MONTREAL, May 13 /CNW Telbec/ - Tax credits provided on investments in
labour-sponsored venture capital funds no longer have a justification. These
programs have been called into question in several other provinces. In its
first two decades, the program under which they operate led to tax
expenditures which can be estimated at about $2.7 billion for Quebec alone.
Although investing in these funds may initially seem attractive for
individuals receiving tax credits, they have low returns, high operating costs
and negative effects on the supply of venture capital.
In an Economic Note published by the Montreal Economic Institute,
Jean-Marc Suret, a professor at Université Laval's School of Accounting,
provides a synthesis of studies on this type of program in Canada. He explains
that these funds "are derived from an obsolete model of intervention, since
venture capital requirements have changed." The study's main conclusions are
based on Canadian labour funds as a whole.
Unsufficient returns, high costs to the public treasury
The cumulative cost of labour-sponsored venture capital corporations
programs in Canada reached $5.4 billion in 2003, with half of this,
$2.7 billion, emanating from Quebec. These subsidized funds have shown
abnormally low returns: from 1992 to 2002, the average return was 2.5% a year,
less than Treasury bills. This may be explained in part by the fact that the
companies financed under this program are, for the most part, inefficient in
creating value and innovation.
Eligible investments in labour-sponsored funds include categories for
which government assistance is hard to justify: real estate, investments in
publicly traded or foreign firms, companies with assets of up to $350 million.
The portion of capital devoted to sectors truly in need of financing is
diminished, going instead to more remunerative, less risky investments. The
favoured funds merely displace private capital rather than increasing the
The management fees of these labour-sponsored corporations are abnormally
high. They run from 4.2% to more than 4.5%, compared to 2.6% for other
small-cap funds. The fixed amounts paid to executives represent more than 3.1%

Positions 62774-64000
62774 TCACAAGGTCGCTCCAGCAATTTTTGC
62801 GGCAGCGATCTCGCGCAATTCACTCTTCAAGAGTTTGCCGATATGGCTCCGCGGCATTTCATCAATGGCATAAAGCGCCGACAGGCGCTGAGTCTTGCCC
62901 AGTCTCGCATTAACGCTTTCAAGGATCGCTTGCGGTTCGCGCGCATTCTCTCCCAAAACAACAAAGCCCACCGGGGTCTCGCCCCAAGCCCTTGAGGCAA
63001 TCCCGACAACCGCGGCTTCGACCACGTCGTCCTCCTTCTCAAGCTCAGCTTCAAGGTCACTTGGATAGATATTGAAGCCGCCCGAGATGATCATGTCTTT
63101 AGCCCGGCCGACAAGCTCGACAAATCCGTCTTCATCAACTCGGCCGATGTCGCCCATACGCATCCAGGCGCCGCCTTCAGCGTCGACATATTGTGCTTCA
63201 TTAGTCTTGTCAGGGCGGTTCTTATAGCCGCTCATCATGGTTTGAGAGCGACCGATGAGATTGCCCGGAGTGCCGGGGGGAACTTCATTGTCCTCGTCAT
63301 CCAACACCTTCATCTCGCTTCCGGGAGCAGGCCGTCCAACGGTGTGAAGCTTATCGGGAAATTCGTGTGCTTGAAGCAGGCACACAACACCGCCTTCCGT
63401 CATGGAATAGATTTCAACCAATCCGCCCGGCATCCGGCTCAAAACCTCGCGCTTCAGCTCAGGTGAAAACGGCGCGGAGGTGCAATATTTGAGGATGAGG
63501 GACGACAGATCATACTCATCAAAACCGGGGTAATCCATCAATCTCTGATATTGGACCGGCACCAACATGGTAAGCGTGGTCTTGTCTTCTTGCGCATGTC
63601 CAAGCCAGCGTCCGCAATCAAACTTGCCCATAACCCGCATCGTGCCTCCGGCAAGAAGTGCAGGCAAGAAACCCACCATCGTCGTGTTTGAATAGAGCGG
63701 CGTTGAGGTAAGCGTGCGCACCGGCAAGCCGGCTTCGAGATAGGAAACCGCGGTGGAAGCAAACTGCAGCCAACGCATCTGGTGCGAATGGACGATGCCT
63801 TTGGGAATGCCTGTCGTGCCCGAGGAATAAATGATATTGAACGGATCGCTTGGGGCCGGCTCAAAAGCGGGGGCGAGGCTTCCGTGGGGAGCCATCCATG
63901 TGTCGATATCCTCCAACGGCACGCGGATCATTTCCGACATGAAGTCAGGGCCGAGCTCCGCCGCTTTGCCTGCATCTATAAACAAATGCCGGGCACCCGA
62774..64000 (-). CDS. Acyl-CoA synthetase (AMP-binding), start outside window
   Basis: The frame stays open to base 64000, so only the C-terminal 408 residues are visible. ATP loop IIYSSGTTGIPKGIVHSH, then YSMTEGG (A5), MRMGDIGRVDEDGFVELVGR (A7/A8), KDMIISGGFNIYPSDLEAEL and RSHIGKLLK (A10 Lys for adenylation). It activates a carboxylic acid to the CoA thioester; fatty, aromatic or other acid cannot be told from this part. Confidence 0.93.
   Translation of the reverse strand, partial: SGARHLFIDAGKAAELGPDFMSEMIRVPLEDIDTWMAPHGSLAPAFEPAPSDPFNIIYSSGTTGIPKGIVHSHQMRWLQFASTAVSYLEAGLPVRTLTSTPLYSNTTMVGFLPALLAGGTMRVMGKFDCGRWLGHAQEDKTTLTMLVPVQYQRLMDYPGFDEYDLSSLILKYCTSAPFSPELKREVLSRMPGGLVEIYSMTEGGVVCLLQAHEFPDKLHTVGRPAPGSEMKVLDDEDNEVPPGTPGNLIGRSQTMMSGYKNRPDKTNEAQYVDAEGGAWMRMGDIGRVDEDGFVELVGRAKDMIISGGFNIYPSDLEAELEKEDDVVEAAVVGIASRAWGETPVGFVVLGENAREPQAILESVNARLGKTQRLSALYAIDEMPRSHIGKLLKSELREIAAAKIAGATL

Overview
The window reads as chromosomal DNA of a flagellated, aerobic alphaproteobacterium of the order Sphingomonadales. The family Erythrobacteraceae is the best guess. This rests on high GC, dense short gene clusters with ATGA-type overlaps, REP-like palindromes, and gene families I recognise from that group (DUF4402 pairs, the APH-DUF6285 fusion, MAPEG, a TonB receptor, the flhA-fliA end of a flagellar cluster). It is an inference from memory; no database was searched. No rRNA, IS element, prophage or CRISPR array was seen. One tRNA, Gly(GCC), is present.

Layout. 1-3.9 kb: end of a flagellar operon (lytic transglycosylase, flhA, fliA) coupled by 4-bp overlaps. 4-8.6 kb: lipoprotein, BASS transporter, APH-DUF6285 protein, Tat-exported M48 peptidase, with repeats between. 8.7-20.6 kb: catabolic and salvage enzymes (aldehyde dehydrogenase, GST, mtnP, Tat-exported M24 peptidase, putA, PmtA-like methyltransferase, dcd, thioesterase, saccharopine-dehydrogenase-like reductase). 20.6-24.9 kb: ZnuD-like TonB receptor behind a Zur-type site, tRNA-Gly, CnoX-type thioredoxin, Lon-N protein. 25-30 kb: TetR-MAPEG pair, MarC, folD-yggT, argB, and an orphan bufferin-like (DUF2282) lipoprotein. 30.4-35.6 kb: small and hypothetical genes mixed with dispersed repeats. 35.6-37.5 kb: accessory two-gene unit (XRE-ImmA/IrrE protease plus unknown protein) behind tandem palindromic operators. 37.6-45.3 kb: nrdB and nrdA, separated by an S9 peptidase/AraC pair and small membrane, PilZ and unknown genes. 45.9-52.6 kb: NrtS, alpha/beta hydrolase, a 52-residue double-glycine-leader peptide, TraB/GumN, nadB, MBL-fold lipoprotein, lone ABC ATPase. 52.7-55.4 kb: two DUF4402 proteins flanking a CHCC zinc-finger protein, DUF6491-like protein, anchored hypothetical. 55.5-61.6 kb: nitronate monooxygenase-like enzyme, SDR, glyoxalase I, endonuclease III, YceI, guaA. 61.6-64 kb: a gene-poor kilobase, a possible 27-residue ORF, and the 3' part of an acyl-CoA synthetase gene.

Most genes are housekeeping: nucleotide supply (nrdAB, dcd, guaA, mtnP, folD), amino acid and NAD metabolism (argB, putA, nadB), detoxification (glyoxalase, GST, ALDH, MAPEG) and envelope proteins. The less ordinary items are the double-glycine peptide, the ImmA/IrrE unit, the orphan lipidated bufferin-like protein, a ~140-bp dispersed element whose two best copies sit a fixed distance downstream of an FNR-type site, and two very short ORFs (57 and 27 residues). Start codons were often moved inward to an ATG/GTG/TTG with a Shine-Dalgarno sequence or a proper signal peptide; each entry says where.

of assets, indicating that management fees are not indexed to returns,
contrary to the rule in the industry.
An outdated approach
Changes in public equity markets and the supply of venture capital
challenge the usefulness of tax expenditures in this area. New rules and
practices on the stock market make it easier for growing companies to get
listed and to obtain financing, at an early stage, even before they produce
Moreover, venture capital is already quite abundant in Canada.
Labour-sponsored venture capital corporations collect about $1 billion a year
in Quebec, 10 times the province's total needs in start-up capital. This large
excess of venture capital may explain in part the industry's low returns. The
law allows these corporations little time to invest the amounts they collect,
often leading them to finance unprofitable projects.
In addition, the unions appoint a majority of the board members of these
corporations without actually investing in them. Executives' management
mandates are thus not even negotiated with shareholder representatives. This
organizational structure generates high agency costs. Weak governance is
aggravated by the fact that shareholders, in Quebec, cannot withdraw the money
they have invested if they are unhappy. The managers therefore do not have to
face an assessment of their results.
The Economic Note titled Labour-sponsored venture capital funds: time for
a reassessment, was prepared by Jean-Marc Suret, professor at the School of
Accounting at Université Laval, and CIRANO fellow. He also holds a Ph. D. in
finance from Université Laval.
The full text is available free of charge at www.iedm.org
The Montreal Economic Institute is an independent, non-partisan,
non-profit body that takes part in public policy debate in Quebec and across
Canada, offering wealth creation solutions on matters of taxation, regulation,
and reform of health and education systems. Its publications since 2000 have
included the Report Card on Quebec's Secondary Schools. In 2004 it won a
Templeton Freedom Award for Institute Excellence for the quality of its
management and public relations.
For further information: and interview requests: André Valiquette,
Director of Communications, Montreal Economic Institute, (514) 273-0969 ext.
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